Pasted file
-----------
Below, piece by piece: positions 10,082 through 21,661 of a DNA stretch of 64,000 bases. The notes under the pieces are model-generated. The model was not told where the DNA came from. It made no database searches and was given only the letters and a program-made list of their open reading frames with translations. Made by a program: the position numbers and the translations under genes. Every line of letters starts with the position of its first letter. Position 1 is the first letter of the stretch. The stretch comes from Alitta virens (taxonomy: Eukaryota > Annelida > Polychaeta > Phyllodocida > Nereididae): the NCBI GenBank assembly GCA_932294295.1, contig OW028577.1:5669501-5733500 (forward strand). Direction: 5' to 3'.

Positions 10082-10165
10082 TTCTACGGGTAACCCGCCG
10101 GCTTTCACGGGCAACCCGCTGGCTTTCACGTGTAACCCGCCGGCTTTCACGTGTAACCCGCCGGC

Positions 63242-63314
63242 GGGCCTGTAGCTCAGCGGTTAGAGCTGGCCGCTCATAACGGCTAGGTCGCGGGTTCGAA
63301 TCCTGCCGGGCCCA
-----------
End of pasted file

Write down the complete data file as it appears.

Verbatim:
Below, piece by piece: positions 10,082 through 21,661 of a DNA stretch of 64,000 bases. The notes under the pieces are model-generated. The model was not told where the DNA came from. It made no database searches and was given only the letters and a program-made list of their open reading frames with translations. Made by a program: the position numbers and the translations under genes. Every line of letters starts with the position of its first letter. Position 1 is the first letter of the stretch. The stretch comes from Alitta virens (taxonomy: Eukaryota > Annelida > Polychaeta > Phyllodocida > Nereididae): the NCBI GenBank assembly GCA_932294295.1, contig OW028577.1:5669501-5733500 (forward strand). Direction: 5' to 3'.

Positions 10082-10165
10082 TTCTACGGGTAACCCGCCG
10101 GCTTTCACGGGCAACCCGCTGGCTTTCACGTGTAACCCGCCGGCTTTCACGTGTAACCCGCCGGC

Positions 63242-63314
63242 GGGCCTGTAGCTCAGCGGTTAGAGCTGGCCGCTCATAACGGCTAGGTCGCGGGTTCGAA
63301 TCCTGCCGGGCCCA